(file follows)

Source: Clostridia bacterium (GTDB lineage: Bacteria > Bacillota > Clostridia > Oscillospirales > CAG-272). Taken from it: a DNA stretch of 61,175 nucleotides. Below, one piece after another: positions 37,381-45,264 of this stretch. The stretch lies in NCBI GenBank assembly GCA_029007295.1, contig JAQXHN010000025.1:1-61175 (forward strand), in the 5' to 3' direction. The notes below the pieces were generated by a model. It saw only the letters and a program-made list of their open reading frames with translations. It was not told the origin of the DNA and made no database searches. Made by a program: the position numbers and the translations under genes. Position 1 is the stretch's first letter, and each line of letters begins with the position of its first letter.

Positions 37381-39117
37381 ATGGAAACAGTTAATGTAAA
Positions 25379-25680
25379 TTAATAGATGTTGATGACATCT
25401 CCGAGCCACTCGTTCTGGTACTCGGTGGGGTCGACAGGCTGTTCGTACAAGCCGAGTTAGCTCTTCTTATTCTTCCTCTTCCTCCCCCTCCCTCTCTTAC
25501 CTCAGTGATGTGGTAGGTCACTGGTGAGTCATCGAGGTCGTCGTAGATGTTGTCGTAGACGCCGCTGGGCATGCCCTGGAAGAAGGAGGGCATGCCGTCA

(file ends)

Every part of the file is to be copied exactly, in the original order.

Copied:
Source: Clostridia bacterium (GTDB lineage: Bacteria > Bacillota > Clostridia > Oscillospirales > CAG-272). Taken from it: a DNA stretch of 61,175 nucleotides. Below, one piece after another: positions 37,381-45,264 of this stretch. The stretch lies in NCBI GenBank assembly GCA_029007295.1, contig JAQXHN010000025.1:1-61175 (forward strand), in the 5' to 3' direction. The notes below the pieces were generated by a model. It saw only the letters and a program-made list of their open reading frames with translations. It was not told the origin of the DNA and made no database searches. Made by a program: the position numbers and the translations under genes. Position 1 is the stretch's first letter, and each line of letters begins with the position of its first letter.

Positions 37381-39117
37381 ATGGAAACAGTTAATGTAAA
Positions 25379-25680
25379 TTAATAGATGTTGATGACATCT
25401 CCGAGCCACTCGTTCTGGTACTCGGTGGGGTCGACAGGCTGTTCGTACAAGCCGAGTTAGCTCTTCTTATTCTTCCTCTTCCTCCCCCTCCCTCTCTTAC
25501 CTCAGTGATGTGGTAGGTCACTGGTGAGTCATCGAGGTCGTCGTAGATGTTGTCGTAGACGCCGCTGGGCATGCCCTGGAAGAAGGAGGGCATGCCGTCA